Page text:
“They were goin to discharge him for mental insanity, but the army shrinks concluded that he was absolutely in a sane state when he done what he done. They diagnosed him as a cool, calm, collected psychopath. But the good news is, he’s our psychopath.”

“How’d he get out of it?”

“Well, he got lucky. I caught wind of this guy right when I had a special job needed to be done. He was perfect for Special Ops and perfect for the team I was assemblin.”

“Says in his file he was a Harvard drop-out. That true?”

“Yup. Ain’t that somethin? Said he couldn’t be in no ivory towers when there was so much killin to be done.”

Regan cringed. He then looked down at the file and started to read aloud.

“Three tours of Iraq. Three Bronze Stars. One Silver Star and five Purple Hearts,” Regan read and then looked up. “And why do they call him the Ghost?”

“Well, it's cuz this boy can get in and out of any two coordinates in the world that you give em, kill his target, and get out seamlessly. Heck, one of his first assignments was to assassinate Prime Minister Alahabi and-.”

“That was him?” Regan asked with surprise, cutting the General off. Prime Minister Alahabi was the first supposed U.S. ally the administration planted to run Iraq. It turned out Alahabi was not only corrupt, but was in bed with terrorists.

“Yup. Imagine poor Mr. Alahabi wakin up one mornin, taking a shower, brushin his teeth, then openin up his wardrobe to fetch himself a suit. And boom. A Delta operator pops out and laces one into his forehead.”

“My Lord…,” Regan gasped.

“And now me, you, Roland and, may he rest in everlastin peace, Mr. Alahabi, are the only ones who know bout that little caper.”

Regan breathed in deeply and then pointed to a picture of a red-haired behemoth with a bushy goatee that looked like a professional wrestler.

“Jack 'Hammer' Shane,” Regan said. “Now, this man is actually a convict…served three years for reckless homicide. Thought we didn’t allow ex-cons in our armed forces.”

“We don’t,” Crenshaw said with a smile.

Crenshaw relayed to Regan that Shane had been actually arrested three times since he dropped out of college, twice for grand larceny. The manslaughter case was for strangling a man while he was already in state prison serving a sentence for hi-jacking an 18-wheeler. He went to the University of Alabama on a football scholarship but partied a bit too hard, got sick of the books, and wanted to do something more exciting, thus found the Navy Seals and then DELTA BLACK.

Next, Regan showed Crenshaw the image of a beautiful black woman in her mid-thirties. She wore a determined look on her face that was nearly a snarl.

“Interesting,” Regan said. “Now, tell me about Sadie Summers. A woman in Special Forces?”

“She is one wicked bitch, man. I wouldn’t tell her that directly because she can be a feminist-Nazi type and would probably kick me right in the nuts. She’s brilliant though - graduated from Stanford and then Cal Tech. She knows four languages, including Arabic, and is a genius with information systems. She has the longest legs I ever saw, and could easily be mistaken for a runway model when she’s out of uniform. Difference being that most runway models couldn’t kill a man with their bare hands in less than six seconds.”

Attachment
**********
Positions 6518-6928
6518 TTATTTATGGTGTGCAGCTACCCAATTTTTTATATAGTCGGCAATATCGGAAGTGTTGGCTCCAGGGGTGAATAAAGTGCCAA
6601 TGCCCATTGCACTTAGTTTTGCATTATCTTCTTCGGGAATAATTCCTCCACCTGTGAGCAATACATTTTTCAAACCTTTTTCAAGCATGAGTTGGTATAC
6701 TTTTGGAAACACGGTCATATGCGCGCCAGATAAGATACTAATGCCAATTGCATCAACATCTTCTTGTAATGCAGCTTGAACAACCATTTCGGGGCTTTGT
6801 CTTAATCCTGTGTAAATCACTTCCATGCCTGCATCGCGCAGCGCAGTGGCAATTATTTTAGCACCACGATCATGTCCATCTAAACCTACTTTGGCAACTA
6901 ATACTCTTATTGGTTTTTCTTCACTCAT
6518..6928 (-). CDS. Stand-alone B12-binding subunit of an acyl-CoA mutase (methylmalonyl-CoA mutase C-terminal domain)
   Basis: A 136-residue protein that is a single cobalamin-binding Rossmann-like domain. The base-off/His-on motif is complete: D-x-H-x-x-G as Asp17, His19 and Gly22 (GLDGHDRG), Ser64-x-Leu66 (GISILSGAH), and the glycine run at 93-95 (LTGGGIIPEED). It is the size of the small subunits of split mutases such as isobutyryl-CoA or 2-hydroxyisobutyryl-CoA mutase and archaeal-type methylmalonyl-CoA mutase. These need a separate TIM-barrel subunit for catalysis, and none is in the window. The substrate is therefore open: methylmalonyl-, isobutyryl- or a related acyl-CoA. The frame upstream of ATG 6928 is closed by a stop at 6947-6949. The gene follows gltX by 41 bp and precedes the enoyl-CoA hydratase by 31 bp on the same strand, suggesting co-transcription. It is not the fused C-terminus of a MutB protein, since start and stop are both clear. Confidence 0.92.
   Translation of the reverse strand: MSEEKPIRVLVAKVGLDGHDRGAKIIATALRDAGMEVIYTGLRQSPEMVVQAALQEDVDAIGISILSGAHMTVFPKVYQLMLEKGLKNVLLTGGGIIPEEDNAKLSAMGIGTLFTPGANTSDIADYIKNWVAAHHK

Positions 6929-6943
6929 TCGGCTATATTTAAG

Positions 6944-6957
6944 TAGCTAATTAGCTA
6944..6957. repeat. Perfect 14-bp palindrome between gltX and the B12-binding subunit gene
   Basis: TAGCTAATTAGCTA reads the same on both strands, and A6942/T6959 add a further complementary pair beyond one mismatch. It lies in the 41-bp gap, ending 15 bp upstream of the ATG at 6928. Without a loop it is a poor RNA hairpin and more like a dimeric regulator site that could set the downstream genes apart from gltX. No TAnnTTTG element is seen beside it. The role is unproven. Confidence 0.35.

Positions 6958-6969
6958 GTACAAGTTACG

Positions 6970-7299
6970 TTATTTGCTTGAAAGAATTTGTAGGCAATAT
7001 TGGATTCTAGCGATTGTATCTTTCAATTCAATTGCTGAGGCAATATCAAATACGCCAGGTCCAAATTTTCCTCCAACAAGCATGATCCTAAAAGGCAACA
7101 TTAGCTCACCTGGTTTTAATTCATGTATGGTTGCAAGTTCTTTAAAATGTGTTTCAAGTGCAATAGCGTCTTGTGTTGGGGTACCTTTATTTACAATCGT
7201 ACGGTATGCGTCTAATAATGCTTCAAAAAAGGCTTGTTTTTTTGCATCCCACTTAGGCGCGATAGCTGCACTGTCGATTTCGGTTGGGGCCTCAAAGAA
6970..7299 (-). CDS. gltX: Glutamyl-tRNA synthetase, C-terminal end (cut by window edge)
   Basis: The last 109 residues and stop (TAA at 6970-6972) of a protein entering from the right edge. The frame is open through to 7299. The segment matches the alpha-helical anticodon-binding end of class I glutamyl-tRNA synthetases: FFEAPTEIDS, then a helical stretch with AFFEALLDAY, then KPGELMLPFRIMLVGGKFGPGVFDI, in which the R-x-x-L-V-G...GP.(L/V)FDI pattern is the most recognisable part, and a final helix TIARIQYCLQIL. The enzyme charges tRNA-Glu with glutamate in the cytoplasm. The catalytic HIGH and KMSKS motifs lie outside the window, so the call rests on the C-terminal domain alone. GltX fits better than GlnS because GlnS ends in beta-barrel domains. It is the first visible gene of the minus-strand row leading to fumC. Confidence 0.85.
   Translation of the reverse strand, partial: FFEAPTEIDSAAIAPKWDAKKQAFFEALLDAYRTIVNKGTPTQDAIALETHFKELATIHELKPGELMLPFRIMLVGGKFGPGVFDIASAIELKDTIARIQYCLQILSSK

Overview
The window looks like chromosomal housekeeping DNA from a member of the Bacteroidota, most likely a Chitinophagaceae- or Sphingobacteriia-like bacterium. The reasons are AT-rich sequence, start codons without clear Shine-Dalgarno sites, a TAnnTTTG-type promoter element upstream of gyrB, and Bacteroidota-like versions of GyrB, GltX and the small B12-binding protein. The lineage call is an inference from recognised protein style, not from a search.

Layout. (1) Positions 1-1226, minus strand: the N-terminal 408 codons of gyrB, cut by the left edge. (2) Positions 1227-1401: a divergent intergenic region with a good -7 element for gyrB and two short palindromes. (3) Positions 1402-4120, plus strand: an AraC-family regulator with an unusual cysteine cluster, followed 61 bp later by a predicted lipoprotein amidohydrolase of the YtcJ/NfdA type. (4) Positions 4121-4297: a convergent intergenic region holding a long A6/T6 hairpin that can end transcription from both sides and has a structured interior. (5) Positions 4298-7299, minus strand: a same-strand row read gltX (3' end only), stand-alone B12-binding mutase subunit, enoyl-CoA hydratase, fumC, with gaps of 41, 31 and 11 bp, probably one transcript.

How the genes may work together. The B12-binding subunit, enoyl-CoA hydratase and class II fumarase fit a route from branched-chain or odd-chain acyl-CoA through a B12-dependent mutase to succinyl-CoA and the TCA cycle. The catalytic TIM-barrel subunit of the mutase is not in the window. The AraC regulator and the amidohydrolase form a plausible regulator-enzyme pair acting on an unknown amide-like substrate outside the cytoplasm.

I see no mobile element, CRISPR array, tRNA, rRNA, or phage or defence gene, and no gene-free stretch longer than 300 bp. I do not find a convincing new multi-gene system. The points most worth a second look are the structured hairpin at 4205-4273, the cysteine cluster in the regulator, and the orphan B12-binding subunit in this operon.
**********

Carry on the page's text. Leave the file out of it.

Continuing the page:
Regan raised his eyebrows and his mouth went ajar, clearly unable to disguise his awe.

“This next one,” Regan began with a quizzical look, “you recruited him from the British SAS? And he's a doctor of not only Physics but Psychology?”

“Yessir. Cambridge grad too. Every detachment requires a psy-ops specialist, and Doc Ion, that’s what we call him, could brainwash a man within a few hours if he wanted to. And he’s like a MacGyver, making impromptu bombs out of sticks and bubble gum and shit. I recruited him directly myself after I worked with the SAS on a couple special missions.”

Crenshaw and Regan then discussed the profiles of Tao Recoyama, Russ Logan and the team’s pilot, Jay Jarrett, codename J-Bird. Regan was amazed at the fact that Reco, DELTA BLACK’S reconnaissance expert, had been recruited from a mythic assassin group from Japan. Russ, a good old boy from Tennessee who joined the marines right out of high school, was an award-winning sharp shooter and actually won the marine sniper competition two years in a row. That was all he needed to do to get Crenshaw interested. Finally, there was J-Bird, who looked like a typical California frat surfer dude but was one of the best young pilots the Air Force had ever seen, at least in Crenshaw’s opinion. When it was all said and done, Regan seemed genuinely impressed with the team’s diverse set of skills.

“Now, I’d like to ask you a question or two,” Crenshaw said. “What makes this medallion so invaluable that we’re riskin the lives of my team?”

Regan smiled gently and nodded, succumbing to Crenshaw’s quid pro quo.

“This might be hard to believe, but if we do not accomplish these objectives in short order, retrieve this object and contain the power it can potentially unleash, the fact that our national security is endangered will be the least of our problems and the understatement of the ages. What is at risk here, General, whether you can swallow it or not, is mankind's existence - at least as we know it today."

"Hmmm...," was Crenshaw's only response, as he clenched his jaw and peered into the eyes of Regan. They say the eyes are the windows to the soul, and Crenshaw could not tell if this was just more DaVinci code bullshit or if Regan was telling the truth.

“What, is it some type of nuclear time bomb?” Crenshaw asked.

“No, it has nothing to do with nuclear materials actually, and it's not so much about wiping each other out, although we will experience the annihilation of humankind on a level we've never seen. My point is, it's not harnessing the ability to conquer nations and destroy life that concerns us the most...it's the fact that whoever controls this power might have the ability to conquer death.”

At a gut level, Crenshaw sensed that Regan was not bluffing. Of course, he would never admit to anyone in a million years, but the paper-pushing empty suit just gave the old soldier a chill.